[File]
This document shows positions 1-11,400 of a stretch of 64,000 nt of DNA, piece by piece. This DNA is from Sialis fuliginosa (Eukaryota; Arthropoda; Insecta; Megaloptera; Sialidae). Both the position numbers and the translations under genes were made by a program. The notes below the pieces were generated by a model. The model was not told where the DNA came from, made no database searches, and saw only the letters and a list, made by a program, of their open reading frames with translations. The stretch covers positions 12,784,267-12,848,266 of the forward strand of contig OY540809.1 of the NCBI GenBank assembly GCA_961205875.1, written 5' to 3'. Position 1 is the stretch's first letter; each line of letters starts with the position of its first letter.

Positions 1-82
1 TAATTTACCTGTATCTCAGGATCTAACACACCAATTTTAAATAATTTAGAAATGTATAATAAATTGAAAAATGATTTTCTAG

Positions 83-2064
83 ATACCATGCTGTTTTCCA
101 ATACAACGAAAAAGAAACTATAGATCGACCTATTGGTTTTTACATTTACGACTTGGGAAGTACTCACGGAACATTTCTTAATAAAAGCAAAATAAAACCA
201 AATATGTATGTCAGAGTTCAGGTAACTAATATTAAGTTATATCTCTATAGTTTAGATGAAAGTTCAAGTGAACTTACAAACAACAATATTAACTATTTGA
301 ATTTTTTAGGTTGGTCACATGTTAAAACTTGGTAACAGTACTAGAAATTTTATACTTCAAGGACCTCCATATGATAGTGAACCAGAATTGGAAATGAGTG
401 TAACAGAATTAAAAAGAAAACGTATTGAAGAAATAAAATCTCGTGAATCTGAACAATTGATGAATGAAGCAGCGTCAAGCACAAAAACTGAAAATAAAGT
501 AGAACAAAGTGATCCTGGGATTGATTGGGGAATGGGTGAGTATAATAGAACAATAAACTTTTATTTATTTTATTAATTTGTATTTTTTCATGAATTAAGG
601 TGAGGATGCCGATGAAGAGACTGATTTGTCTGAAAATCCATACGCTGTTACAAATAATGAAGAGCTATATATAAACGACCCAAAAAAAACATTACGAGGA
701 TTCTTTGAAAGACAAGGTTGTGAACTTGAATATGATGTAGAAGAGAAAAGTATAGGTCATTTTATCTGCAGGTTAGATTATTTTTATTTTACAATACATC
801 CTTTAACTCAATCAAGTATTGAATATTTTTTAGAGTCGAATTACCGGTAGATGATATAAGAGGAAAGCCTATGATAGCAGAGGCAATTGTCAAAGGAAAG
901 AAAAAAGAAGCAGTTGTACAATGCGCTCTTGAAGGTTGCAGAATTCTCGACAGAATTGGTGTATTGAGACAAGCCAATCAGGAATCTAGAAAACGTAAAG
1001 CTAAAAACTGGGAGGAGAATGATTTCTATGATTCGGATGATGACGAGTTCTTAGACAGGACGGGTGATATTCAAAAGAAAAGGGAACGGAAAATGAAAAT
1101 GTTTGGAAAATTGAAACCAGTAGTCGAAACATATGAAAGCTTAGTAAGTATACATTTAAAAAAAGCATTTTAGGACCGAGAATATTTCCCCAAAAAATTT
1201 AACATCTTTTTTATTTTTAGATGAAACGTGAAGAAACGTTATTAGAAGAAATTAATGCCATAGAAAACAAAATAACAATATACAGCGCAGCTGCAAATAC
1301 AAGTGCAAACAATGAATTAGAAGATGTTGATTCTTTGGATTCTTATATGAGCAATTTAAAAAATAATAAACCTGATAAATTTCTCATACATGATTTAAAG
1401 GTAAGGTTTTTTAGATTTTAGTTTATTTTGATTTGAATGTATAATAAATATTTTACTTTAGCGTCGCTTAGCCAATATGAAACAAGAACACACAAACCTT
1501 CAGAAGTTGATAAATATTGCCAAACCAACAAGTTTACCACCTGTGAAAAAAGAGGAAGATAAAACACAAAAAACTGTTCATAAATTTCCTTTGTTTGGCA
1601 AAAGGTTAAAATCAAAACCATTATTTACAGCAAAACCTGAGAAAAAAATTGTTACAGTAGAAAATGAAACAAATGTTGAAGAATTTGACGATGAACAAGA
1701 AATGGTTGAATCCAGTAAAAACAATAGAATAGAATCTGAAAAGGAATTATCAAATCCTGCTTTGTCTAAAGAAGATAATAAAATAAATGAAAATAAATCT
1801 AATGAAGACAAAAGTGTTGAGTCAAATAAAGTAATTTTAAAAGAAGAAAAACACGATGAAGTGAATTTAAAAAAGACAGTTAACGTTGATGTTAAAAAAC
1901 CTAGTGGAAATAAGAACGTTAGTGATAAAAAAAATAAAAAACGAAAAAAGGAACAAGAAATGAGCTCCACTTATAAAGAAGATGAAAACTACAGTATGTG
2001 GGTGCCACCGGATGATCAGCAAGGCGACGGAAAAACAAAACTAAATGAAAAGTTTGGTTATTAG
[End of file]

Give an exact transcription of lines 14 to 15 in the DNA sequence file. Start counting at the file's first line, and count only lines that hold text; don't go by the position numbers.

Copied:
901 AAAAAAGAAGCAGTTGTACAATGCGCTCTTGAAGGTTGCAGAATTCTCGACAGAATTGGTGTATTGAGACAAGCCAATCAGGAATCTAGAAAACGTAAAG
1001 CTAAAAACTGGGAGGAGAATGATTTCTATGATTCGGATGATGACGAGTTCTTAGACAGGACGGGTGATATTCAAAAGAAAAGGGAACGGAAAATGAAAAT